This is of course good news for all who are in Christ and joyfully under his reign. But it is not good news for his enemies, all who reject his gospel freely offered, his righteous rule graciously given. And as Zion is the dwelling place of God, to whom Christ has given “the keys of the kingdom of heaven” and the authority to bind and loose on earth as in heaven (Matt. 16:19), all who reject the gospel of Christ’s church will be clothed with shame. But the love of God shines forth in his dwelling presence, for Christ and his body are one (1 Cor. 12:27). But where there is no love for Christ’s church, there is no love of God (1 Jn. 4:7-12). Therefore, for the love of God, “let us love one another” (1 Jn. 4:7a), enjoying the dwelling place and presence of the Lord forever.
Tag Archives: Salvation
Trust in the Lord
It’s not only the height and breadth of a mountain that speaks but also its stature of permanence. That which we consider ancient is “as old as the hills,” and to do the impossible is “to move mountains.” Mountains so easily yield metaphors, because they have been there, cannot be moved, and continue to endure. And this is where the psalmist starts in the one hundred twenty-fifth psalm, pointing to a mountain known to all of Israel, Mount Zion, and speaking to the often unsettled and fearful, saying: Those who trust in the Lord are stable and secure.
Jealousy, Riches, and the Kindness of God
Paul’s question presumes our knowledge of his ongoing epistolary argument: “did [Israel] stumble in order that they might fall?” (11:11). Did Israel in fact stumble, and if so how? Indeed, they did; indeed they have, as Paul describes in the ninth chapter, “They have stumbled over the stumbling stone, as it is written, ‘Behold, I am laying in Zion a stone of stumbling, and a rock of offense; and whoever believes in him will not be put to shame” (Rom. 9:32-33). Pursuing the righteousness of God by works not faith, they stumbled over Christ. Or, as Paul puts it in the tenth chapter, “For, being ignorant of the righteousness of God, and seeking to establish their own, they did not submit to God’s righteousness. For Christ is the end of the law for righteousness to everyone who believes” (Rom. 10:3-4).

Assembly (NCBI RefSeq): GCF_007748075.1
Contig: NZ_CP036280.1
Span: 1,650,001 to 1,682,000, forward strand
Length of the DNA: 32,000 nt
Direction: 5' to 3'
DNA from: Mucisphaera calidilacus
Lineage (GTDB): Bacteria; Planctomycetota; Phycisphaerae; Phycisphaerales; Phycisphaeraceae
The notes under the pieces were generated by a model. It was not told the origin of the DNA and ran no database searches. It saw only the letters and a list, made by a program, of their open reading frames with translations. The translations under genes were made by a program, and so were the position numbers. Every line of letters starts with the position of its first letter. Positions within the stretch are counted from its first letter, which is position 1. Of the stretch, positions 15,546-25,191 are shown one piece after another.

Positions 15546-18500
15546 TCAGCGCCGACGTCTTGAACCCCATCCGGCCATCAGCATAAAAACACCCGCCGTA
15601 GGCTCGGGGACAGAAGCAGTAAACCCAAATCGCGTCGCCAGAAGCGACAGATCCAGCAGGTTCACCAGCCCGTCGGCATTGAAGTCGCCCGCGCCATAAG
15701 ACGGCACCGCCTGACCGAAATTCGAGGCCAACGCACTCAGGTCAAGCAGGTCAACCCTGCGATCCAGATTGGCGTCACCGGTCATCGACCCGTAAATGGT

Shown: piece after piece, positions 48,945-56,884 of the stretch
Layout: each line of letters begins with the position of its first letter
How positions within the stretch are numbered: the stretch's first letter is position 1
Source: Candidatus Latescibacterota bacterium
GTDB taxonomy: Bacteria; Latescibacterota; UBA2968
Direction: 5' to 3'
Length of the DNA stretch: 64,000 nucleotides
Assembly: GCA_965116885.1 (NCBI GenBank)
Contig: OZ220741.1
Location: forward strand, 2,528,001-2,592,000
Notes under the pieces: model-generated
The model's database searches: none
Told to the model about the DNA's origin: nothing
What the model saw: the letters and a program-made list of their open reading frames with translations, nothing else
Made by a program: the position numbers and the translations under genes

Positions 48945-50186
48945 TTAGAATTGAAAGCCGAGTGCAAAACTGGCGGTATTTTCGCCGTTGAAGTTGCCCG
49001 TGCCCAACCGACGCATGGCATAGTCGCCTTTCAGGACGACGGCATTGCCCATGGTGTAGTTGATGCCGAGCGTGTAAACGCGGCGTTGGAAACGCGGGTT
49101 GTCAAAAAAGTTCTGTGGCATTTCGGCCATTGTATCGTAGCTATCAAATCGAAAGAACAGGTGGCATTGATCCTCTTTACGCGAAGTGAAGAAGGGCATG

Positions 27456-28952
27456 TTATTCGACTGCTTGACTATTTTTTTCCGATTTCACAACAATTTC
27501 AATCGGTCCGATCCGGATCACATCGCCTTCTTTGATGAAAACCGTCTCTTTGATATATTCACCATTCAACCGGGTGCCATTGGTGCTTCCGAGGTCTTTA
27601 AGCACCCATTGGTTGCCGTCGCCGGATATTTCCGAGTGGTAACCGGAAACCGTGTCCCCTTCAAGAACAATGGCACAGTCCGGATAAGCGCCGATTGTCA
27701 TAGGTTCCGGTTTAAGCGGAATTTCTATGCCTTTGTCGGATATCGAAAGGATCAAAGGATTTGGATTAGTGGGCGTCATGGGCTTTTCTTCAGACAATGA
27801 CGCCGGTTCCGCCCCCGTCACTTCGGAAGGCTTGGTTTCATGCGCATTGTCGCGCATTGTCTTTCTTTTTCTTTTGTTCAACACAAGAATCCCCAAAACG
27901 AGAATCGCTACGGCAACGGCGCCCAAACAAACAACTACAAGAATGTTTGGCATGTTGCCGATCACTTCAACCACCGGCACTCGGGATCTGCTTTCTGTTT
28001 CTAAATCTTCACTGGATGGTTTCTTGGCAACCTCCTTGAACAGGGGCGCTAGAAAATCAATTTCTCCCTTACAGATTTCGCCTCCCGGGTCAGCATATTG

The Gift of the Gospel
And this must inform our evangelism. We cannot make someone believe, even those we love most, but we must be faithful to give the gift of the gospel, praying that the Giver of all good things will give the gift of faith. For, God is glorified through the salvation of his people, and through the gift of the gospel “all the ends of the earth shall see the salvation of our God” (Isa. 52:10). Amen.
Privileged for the Praise of One
Like a charge of victory, a rallying cry of the elect, Paul exclaims, “For I am sure that neither death nor life, nor angels nor rulers, nor things present nor things to come, nor powers, nor height nor depth, nor anything else in all creation, will be able to separate us from the love of God in Christ Jesus our Lord” (Rom. 8:38-39). Nothing temporal nor spiritual, nothing today or forever, nothing in or out of time and space, no one or nothing can separate us from God’s love for us in Christ. It is a statement of truth both exhilarating and comforting, celebratory and assuring.
The Sovereign Love of God
It is difficult then to fathom the love of God for us individually and personally before creation, before we were, before anyone was. But he did: God the Father “chose us in [God the Son] before the foundation of the world…In love he predestined us for adoption to himself as sons through Jesus Christ, according to the purpose of his will” (Eph. 1:4-5). Before “In the beginning” (Gen. 1:1), in love for “those whom he foreknew he also predestined to be conformed to the image of his Son” (Rom. 8:29). He really did love us first.
Short of Glory, Saved by Grace
Where does this put us, those made in God’s image but fallen from grace, those saved not by works but by grace through God’s gift of faith? It puts us in a position not of self-exalting glory but of God-glorifying praise. As the Shorter Catechism beautifully states, “Man’s chief end is to glorify God, and to enjoy him forever” (Q. 1). Yes, for this we were created in God’s image, and for this reason we were redeemed, to glorify him. So, let us rejoice in this: Though we all fall short of God’s glory, we are saved by his grace to glorify him forever!
Let God Be True
We need it for salvation. We need it for forgiveness. We need it to live out this faith we have been given. We need it every day. Our flesh will point us back to law, remind us our failures, relish in our disobedience, shackle us to our efforts. The gospel of God’s grace points us to Christ, reminds us of his sufferings, shows us his perfect obedience, and empowers us to live for him. Our flesh may lie that we are condemned by the law, but the gospel truth is: “There is therefore now no condemnation for those who are in Christ Jesus” (Rom. 8:1).
Prayer from the Depths of Woe
Indeed, salvation belongs to the Lord, for our Lord said, “just as Jonah was three days and three nights in the belly of the great fish, so will the Son of Man be three days and three nights in the heart of the earth” (Matt. 12:40). Yet, unlike Jonah, the Lord Jesus regarded the Scriptures as the very breath of God, down to the iota and dot.
The Rock of Our Salvation
Israel was saved in the wilderness through the flowing, life-saving water from the rock. So, we are saved unto eternal life through the substitutionary, stricken, saving rock, our Lord Jesus Christ, the rock of our salvation.